HBO Stands Behind Treme

During the shooting of the season finale, HBO renewed Treme for a third season. On Sunday, Dave Walker announced in The Times-Picayune that HBO has given David Simon and Eric Overmyer an open-ended order for additional seasons after that:

Richard Plepler and Michael Lombardo, HBO’s co-president and programming president, respectively, both said they renewed their modestly-viewed, New Orleans-set drama because they like it and believe that it’s telling important stories.

“There wasn’t any question from Michael and me that we wanted David to continue his narrative, and we told him that,” Plepler said. “It really wasn’t, frankly, even a decision for us. He wasn’t done telling the story, and we have such respect for him and regard for him, we want him to feel he’s expressed what he wants to express.”

The question then becomes how long Simon and Overmyer see the story going. During the first season, there was talk of five seasons, but last season, Simon was less committal:

We joked after we saw the BP thing and the Super Bowl happened in the same season, “Oh, Christ, can’t wait to get to season five!” But that was a joke and we hadn’t thought about it in any intelligent way. It may be that that is the place to end the show and that there is plenty of material that won’t be addressed in the first three seasons to justify it, but you have to keep climbing a mountain and at any point if you plateau, and all you’re doing is being incremental to your story and purpose and themes, then you’re ruining your viewer’s experience. No one believes this because there’s so much money in TV that if you get a franchise up and running, your job is to keep it running, but that’s a hack’s road.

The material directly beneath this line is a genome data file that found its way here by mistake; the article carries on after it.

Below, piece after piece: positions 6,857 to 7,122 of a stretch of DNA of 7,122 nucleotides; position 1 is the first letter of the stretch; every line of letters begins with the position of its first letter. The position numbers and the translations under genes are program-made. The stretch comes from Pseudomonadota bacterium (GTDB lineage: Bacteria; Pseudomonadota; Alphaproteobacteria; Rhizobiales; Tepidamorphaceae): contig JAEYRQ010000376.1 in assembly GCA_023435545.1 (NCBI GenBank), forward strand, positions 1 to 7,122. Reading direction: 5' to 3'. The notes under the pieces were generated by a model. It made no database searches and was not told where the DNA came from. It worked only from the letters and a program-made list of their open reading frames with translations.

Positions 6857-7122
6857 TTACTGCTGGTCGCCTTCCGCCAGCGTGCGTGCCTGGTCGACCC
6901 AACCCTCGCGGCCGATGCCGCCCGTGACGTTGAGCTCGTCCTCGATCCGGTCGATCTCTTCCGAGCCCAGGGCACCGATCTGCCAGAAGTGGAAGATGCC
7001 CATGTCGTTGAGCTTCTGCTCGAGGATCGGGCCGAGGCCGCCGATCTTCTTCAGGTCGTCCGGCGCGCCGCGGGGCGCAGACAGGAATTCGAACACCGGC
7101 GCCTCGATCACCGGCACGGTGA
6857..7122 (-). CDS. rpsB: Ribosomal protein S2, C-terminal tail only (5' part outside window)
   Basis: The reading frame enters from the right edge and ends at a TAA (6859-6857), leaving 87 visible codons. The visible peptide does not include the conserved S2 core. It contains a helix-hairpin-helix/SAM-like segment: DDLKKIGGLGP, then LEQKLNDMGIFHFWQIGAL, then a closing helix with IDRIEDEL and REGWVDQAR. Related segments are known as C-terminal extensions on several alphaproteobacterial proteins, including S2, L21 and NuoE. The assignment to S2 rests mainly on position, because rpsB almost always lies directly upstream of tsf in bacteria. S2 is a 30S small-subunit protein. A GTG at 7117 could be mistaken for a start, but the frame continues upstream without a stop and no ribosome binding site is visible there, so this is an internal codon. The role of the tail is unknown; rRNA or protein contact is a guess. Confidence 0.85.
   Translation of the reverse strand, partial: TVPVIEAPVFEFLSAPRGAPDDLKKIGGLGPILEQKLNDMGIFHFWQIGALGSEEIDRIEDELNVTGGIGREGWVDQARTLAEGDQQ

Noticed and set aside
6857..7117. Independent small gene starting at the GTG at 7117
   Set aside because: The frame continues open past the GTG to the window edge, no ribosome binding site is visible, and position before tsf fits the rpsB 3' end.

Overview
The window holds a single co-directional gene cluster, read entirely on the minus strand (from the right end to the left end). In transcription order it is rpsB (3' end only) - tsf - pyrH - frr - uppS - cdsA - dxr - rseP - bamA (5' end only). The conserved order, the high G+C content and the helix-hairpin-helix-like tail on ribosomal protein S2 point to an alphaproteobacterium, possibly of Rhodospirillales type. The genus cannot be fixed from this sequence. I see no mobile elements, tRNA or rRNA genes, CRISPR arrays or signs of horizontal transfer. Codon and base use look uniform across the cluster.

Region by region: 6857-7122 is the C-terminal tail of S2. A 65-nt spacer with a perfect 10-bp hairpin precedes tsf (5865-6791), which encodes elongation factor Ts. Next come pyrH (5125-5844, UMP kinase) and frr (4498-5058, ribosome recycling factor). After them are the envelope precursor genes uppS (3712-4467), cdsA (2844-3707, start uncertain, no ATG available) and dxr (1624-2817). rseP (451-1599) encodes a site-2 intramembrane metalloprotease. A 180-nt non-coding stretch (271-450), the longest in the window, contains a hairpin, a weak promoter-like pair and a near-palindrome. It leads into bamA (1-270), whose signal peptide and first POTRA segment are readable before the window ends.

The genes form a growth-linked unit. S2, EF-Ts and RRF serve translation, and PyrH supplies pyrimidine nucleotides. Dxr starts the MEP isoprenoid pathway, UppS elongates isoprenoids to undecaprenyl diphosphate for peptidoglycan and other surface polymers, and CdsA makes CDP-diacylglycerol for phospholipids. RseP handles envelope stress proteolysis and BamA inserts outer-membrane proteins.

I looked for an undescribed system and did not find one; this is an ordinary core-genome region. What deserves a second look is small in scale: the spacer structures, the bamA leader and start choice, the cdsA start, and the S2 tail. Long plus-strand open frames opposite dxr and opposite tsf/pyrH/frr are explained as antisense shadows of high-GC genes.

I would be as ashamed to go to HBO with any incremental argument as I would be to not finish when I know there’s more to say. No one says to you when you get to chapter 18, “Listen we’re not going to do the last six chapters,” but television is its own beast. I find that to be the most debilitating thing, to do these things with the constant fear that you will be thwarted before you can say everything you want to say. I just had a conversation with HBO and said, “It’s my job to tell you what the plan is, and to have a plan, and have it be the best plan. I don’t know if it’s three, four or five [seasons] and neither does Eric. But we will know somewhere between the end of this season and beginning of the next one. And it’s my hope there will be a next one.”

–Alex Rawls